Great Train Robber Ronnie Biggs’s place in the annals of crime owed more to his status as a notorious fugitive than his prowess as a villain.
His conviction for his part in the most celebrated robbery in the history of British crime and his subsequent escape and high-profile life in Australia then Rio de Janeiro brought him the sort of worldwide notoriety in which he seemed to revel.
On July 8, 1965, Biggs made a daring escape from Britain’s Wandsworth prison just over 12 months into his 30-year sentence for his part in the robbery.
While other prisoners created a diversion in the exercise yard, Biggs scaled a wall with a rope ladder and dropped onto a furniture van parked alongside.
After a brief stopover in Paris for STG40,000 ($A73,549.69) worth of plastic surgery to change his appearance, he travelled to Australia, entering the country on a false passport using an assumed name.
For several months he ran a boarding house in Adelaide, using the name Terry King, and in June 1966 his wife Charmian and two children joined him, also on false passports.
The family moved first to Perth and then to Melbourne, where Biggs took a job as a foreman carpenter at Tullamarine in the name of Cooke.
In 1968 came a breakthrough for his pursuers. Biggs had formed a business partnership with another fugitive from British justice. His partner was arrested and the trail began to hot up.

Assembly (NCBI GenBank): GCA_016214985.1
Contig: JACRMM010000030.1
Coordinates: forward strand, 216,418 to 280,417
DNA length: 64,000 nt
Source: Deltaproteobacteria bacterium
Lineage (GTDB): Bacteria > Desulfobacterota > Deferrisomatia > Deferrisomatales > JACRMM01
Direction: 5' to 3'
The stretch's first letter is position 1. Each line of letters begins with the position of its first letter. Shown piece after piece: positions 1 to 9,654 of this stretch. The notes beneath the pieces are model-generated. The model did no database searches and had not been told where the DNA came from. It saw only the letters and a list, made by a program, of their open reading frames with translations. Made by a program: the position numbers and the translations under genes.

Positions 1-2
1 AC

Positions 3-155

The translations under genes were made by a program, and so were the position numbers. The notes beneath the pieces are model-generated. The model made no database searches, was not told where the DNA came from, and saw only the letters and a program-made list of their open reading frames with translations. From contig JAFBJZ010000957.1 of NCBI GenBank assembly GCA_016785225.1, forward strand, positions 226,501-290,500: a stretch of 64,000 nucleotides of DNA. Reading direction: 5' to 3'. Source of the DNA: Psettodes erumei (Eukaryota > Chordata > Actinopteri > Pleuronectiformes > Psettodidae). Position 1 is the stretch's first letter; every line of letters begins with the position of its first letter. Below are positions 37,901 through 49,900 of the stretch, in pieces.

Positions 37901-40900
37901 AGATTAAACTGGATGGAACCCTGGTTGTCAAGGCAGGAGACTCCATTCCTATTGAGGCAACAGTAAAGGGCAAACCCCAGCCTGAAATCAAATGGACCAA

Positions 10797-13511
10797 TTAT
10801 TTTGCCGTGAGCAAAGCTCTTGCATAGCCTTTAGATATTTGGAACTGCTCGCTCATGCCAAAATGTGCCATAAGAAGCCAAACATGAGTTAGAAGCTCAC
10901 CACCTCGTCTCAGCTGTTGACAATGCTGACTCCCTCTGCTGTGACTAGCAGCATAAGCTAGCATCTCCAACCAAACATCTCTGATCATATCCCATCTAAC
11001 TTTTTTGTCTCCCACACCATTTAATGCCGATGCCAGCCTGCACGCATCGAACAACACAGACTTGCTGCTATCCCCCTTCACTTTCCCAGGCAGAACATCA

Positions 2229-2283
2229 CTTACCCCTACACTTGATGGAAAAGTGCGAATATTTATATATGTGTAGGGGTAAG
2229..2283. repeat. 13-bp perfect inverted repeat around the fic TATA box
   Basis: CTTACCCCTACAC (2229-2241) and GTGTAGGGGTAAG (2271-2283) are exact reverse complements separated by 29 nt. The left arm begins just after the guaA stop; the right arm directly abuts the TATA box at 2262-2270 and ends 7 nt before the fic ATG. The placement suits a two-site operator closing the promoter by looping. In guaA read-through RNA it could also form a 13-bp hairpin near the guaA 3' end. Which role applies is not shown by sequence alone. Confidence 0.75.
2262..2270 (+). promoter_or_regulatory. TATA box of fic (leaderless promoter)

But a year later, a security slip allowed the elusive Biggs to slip the net yet again. A Melbourne newspaper published a story that the manhunt was being renewed in the city and the report was taken up by TV.
A day before police swooped on his home, Biggs had packed a suitcase and disappeared – without even taking the family.
Ronald Arthur Biggs had been, essentially, a small-time crook who suddenly and unexpectedly found himself in the big league.
He was born on August 8, 1929, and his first court appearance came as a 15-year-old in January 1945 – for stealing pencils from Littlewoods.
In 1950, Biggs cut a faintly absurd figure in the robbery of a bookie in Lambeth Road. His contribution was to ask the bookie’s wife for her handbag.
“When she did not have one, Biggs picked up a vase as though to hit her,” reads the court report of the case.
Nine convictions and 13 years later he was given the chance to play a bit part in a robbery on an altogether grander scale and, by accepting it, set himself on the path to a lifetime of infamy.
He joined the gang which held up the Royal Mail night train from Glasgow to London on his 34th birthday, August 8, 1963 – the Great Train Robbery.
Biggs’s role was to find a driver for the train. In fact, the driver he found had problems with the controls and the train’s legitimate driver, 57-year-old Jack Mills, was hit with iron bars and forced to move the train. He died seven years later.
The gang seized a cargo of used banknotes worth around STG2.6 million ($A4.78 million), a huge sum at the time.
The hold-up was planned in minute detail and, initially at least, was a spectacular success.
The gang shared out the proceeds – Biggs taking around STG148,000 ($A272,133.86) – but thereafter things started to go badly wrong, with nearly all the gang members being rounded up by the police.
In fact, the hideout was a huge mistake on the part of the gang. The police were telling reporters that they were looking for an isolated farm which had just changed hands and which was 25 miles from the scene of the crime. The farm met every one of these requirements.